To provide your input, please take this short (3 question) survey. The responses will be aggregated anonymously and submitted to the OACC. To learn more or to organize a priority assessment meeting with a group of growers, visit the OACC website. Continue reading Organic Research Needs and Priorities – Opportunity for Input
Hosted by OMAFRA & Ridgetown Campus – University of Guelph
Wednesday September 14th, 2016
Gosnell Line and Ridgetown Campus
• No cost • No preregistration required
Join the plot tour either in the afternoon or evening Continue reading The Anniversary Tour Featuring…Crop Research at Ridgetown Campus, U of G
Tuesday, July 19th, 2016
Selton Line and Ridgetown Campus
Choose an afternoon or evening tour
Your choice of: 1:30 – 4:30 pm or 6:00 – 9:00 pm
Hosted by OMAFRA & Ridgetown Campus – University of Guelph Continue reading Ridgetown Vegetable Open House 2016
Cheryl Trueman, Ridgetown Campus – University of Guelph; Janice LeBoeuf, OMAFRA, Ridgetown
Bacterial spot, caused by a group of Xanthomonas bacteria, is an ongoing challenge for field tomato growers in Ontario. For many years, a program of fixed copper sprays was used to manage bacterial spot in plug transplants and field tomatoes. Knowing that copper and other products are relatively weak on bacterial disease, the strategy was to suppress populations early in the season while they are still low. Once symptoms are present, the bacterial populations are so high that we would not expect to have a significant impact on disease development with a spray program. Continue reading Managing Bacterial Spot in Ontario Field Tomato Production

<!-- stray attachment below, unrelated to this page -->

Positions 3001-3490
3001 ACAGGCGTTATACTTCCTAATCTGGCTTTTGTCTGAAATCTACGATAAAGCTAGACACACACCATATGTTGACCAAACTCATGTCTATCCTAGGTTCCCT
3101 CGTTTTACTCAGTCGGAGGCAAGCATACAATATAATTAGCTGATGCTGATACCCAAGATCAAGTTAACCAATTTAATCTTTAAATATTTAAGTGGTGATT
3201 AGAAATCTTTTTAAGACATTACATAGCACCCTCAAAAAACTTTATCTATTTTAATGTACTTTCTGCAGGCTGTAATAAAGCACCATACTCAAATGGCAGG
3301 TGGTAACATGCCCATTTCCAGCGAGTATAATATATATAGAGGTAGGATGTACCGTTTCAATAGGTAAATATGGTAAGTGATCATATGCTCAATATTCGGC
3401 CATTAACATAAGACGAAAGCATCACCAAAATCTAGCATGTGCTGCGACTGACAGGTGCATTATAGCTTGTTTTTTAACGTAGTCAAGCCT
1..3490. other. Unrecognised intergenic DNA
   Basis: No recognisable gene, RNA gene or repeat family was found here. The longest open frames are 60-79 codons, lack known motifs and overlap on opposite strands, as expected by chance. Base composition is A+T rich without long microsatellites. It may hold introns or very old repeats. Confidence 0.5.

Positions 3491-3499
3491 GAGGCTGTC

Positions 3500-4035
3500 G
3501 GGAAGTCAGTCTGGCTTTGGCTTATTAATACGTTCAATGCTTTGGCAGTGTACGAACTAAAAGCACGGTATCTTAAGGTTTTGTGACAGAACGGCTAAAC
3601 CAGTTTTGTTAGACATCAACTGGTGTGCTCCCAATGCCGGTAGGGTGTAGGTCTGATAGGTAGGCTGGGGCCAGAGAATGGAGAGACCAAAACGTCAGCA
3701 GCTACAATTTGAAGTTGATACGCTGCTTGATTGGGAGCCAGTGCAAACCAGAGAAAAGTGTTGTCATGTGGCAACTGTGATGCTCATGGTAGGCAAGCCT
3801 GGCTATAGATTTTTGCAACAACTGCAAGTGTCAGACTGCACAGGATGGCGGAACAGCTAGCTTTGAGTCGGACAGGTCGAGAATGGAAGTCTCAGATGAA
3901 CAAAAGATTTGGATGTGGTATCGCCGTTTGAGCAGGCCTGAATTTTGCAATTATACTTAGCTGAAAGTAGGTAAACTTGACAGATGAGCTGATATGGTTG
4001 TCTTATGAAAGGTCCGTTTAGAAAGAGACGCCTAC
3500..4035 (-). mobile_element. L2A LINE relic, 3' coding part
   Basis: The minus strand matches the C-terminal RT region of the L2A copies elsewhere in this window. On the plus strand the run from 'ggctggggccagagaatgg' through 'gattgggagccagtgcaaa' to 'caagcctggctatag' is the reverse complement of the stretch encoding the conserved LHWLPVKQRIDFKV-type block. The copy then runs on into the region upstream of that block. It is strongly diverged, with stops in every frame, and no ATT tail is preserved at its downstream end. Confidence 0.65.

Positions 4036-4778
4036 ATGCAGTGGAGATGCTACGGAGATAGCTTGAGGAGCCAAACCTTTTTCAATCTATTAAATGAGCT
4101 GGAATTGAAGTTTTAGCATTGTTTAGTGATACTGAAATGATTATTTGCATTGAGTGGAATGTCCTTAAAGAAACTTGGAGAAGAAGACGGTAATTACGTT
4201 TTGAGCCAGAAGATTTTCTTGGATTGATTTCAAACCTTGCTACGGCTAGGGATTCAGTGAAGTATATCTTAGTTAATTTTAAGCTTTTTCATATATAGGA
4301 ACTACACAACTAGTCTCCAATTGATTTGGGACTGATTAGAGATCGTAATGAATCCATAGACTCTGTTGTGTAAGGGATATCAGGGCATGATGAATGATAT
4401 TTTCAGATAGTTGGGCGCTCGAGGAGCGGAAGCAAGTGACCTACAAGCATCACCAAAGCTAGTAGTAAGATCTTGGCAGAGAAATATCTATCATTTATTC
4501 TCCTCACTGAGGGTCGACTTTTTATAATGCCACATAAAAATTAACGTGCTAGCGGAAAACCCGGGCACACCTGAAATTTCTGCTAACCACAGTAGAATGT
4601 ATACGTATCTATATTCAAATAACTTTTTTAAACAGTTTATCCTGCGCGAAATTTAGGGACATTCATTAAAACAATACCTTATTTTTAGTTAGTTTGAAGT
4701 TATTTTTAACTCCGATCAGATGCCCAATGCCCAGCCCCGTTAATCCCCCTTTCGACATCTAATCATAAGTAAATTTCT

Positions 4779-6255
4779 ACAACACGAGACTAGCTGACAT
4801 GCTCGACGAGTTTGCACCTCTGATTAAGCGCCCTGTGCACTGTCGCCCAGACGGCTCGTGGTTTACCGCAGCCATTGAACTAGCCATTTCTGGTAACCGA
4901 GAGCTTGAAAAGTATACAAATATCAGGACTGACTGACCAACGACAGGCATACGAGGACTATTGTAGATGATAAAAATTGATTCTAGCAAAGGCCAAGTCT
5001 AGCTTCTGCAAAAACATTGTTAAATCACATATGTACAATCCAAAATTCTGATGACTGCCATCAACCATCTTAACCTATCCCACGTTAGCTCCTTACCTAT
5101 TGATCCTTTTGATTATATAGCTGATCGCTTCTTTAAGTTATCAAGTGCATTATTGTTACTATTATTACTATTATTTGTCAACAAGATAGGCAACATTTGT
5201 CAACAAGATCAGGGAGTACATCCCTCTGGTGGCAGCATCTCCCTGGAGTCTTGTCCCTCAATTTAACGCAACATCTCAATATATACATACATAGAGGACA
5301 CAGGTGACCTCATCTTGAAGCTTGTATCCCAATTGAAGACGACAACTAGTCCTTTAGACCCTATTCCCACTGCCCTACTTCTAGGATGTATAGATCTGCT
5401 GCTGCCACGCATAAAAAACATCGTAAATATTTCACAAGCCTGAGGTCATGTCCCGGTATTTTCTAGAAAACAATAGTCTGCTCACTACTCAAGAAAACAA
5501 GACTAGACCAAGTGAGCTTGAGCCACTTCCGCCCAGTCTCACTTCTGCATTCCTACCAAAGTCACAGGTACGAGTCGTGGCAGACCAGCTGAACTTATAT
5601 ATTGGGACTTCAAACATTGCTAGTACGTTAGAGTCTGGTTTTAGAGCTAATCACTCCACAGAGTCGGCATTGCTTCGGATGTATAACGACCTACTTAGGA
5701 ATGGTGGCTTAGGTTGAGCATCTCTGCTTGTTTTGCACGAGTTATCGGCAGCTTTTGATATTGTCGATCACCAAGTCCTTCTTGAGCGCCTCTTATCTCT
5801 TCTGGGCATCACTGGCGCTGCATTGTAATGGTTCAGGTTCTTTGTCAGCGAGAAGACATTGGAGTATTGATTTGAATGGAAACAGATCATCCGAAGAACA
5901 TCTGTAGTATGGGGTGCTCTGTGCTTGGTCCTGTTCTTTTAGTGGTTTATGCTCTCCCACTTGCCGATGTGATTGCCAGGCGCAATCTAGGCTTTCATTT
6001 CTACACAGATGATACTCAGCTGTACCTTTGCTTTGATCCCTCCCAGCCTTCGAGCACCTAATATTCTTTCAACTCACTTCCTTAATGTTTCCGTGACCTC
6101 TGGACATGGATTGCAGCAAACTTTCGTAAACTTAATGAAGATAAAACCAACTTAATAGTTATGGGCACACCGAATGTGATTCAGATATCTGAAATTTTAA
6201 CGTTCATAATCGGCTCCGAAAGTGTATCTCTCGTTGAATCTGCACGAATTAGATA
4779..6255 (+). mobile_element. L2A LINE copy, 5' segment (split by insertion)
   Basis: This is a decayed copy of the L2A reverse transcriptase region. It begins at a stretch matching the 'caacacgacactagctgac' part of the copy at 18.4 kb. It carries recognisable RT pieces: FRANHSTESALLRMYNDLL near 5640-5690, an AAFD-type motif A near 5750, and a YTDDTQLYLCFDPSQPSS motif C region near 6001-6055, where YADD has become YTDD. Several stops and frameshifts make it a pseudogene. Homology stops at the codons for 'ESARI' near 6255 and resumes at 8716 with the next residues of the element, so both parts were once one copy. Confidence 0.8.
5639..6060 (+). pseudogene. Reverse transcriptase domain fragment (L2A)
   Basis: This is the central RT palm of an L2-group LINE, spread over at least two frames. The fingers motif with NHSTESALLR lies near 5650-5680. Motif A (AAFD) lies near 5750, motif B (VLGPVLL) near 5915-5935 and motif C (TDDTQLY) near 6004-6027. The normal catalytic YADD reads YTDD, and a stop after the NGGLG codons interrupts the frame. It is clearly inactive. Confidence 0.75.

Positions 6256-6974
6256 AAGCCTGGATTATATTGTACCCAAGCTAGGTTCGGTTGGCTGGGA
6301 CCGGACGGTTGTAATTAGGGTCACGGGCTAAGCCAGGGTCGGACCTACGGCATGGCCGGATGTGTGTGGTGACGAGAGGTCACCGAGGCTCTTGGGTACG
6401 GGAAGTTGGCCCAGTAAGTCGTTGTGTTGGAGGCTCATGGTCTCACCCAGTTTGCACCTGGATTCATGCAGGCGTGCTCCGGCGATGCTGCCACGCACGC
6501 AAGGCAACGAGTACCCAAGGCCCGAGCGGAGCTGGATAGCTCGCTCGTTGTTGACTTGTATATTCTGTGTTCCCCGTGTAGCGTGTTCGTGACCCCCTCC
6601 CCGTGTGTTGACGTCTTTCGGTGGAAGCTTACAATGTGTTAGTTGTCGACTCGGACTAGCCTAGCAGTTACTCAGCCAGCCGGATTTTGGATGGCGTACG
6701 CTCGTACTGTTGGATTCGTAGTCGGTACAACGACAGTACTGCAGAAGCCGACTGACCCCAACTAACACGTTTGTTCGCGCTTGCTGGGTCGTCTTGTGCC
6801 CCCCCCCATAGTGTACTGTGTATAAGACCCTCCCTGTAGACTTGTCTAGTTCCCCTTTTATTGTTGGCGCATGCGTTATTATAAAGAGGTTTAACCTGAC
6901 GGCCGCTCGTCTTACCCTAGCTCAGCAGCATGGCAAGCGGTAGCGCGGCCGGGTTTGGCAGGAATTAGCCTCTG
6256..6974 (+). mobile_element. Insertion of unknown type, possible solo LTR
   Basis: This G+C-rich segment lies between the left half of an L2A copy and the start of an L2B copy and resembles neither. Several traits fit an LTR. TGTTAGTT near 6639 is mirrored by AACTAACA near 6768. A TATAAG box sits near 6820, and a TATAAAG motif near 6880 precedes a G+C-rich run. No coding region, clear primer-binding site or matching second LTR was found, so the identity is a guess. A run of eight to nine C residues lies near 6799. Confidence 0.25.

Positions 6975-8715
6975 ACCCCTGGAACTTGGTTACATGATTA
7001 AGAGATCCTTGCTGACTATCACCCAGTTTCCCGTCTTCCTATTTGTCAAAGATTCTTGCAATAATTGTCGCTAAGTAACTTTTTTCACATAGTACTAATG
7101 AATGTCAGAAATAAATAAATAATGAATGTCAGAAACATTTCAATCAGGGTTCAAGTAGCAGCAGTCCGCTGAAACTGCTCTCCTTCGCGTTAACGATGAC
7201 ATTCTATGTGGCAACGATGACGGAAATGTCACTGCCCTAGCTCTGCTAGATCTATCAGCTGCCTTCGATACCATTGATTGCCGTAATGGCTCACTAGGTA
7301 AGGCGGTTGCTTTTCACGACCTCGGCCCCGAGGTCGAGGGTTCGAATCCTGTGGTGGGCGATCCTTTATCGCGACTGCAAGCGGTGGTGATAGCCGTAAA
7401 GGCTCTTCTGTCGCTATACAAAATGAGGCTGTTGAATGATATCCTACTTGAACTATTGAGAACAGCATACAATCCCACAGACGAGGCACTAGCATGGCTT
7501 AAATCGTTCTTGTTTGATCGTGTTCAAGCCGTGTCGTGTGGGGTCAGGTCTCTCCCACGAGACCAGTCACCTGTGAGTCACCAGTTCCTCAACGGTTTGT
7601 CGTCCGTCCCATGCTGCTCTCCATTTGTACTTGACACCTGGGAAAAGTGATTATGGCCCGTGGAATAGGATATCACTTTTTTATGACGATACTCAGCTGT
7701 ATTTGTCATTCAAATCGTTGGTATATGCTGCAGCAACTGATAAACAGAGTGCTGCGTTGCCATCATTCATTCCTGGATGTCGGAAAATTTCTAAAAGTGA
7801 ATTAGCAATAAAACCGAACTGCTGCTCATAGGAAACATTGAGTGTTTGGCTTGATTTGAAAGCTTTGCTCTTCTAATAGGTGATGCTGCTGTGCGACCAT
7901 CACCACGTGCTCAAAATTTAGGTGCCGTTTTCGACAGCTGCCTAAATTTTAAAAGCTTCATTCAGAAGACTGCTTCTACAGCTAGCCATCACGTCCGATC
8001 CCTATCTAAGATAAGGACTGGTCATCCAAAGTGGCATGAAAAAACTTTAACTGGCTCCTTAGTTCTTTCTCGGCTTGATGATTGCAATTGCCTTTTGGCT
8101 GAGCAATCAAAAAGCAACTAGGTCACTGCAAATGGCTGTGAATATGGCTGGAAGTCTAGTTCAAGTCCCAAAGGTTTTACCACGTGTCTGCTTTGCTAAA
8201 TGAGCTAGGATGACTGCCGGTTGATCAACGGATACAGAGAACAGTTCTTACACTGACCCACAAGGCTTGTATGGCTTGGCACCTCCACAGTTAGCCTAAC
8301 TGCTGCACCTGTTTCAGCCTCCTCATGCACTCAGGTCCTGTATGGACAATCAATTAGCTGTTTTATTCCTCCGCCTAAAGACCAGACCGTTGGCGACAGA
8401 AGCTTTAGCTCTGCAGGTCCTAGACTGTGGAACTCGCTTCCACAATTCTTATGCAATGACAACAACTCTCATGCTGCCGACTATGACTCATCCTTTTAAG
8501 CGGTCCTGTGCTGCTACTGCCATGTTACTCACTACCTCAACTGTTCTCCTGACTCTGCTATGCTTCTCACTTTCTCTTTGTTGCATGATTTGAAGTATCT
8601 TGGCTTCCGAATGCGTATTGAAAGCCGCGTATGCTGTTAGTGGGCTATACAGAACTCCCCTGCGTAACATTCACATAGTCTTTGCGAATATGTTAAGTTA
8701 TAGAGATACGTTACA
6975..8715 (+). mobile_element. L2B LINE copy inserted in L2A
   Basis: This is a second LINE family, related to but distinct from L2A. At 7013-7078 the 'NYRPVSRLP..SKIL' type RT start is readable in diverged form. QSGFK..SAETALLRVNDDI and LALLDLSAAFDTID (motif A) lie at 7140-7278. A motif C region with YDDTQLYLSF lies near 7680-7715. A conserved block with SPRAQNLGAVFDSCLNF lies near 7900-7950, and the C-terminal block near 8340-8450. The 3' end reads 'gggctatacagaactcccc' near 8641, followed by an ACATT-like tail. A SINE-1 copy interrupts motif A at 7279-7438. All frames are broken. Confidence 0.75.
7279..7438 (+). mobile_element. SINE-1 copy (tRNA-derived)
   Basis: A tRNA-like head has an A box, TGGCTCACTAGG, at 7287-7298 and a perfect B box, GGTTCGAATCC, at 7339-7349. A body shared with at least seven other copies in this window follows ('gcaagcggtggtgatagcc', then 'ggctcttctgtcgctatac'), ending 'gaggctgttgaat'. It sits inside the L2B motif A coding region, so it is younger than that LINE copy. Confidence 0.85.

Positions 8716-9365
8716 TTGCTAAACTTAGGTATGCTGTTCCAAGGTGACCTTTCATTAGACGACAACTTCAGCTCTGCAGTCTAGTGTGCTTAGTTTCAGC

By Cheryl Trueman, Ridgetown Campus – University of Guelph
About these tables:
- These tables were created using results from replicated processing tomato field trials at the Ridgetown Campus, University of Guelph. Please contact the author for more information on research methods and copies of full reports. The tables are for information only and do not guarantee successful results with the use of any product.
- Always check the most recent version of the product label before applying any product.
- Only products labelled for ‘control’ of the specific disease are included in each table except where noted.
- Click on each table to see larger versions.
Laura Stortz, OMAFRA / University of Guelph USEL student; Denise Beaton, OMAFRA Crop Protection Program Lead; Hannah Fraser, OMAFRA Entomology Program Lead (Hort)
The Ontario Ministry of Agriculture, Food and Rural Affairs (OMAFRA) is collecting Cabbage Maggot larvae and pupae this summer as part of a national survey. We need grower cooperators for this survey! The goals of this survey are:
- To better understand the fly species responsible for damage to Brassicae vegetable crops.
The larval stage of the Delia radicum fly species is thought to be the main culprit attacking Brassicae vegetable crops; however, there could be other species at play.
- Test for pesticide resistance in the fly species.
Cabbage maggot is showing resistance to Lorsban (chlorpyrifos). This study’s results could lead to more efficient use of insecticides and support research on alternative control options.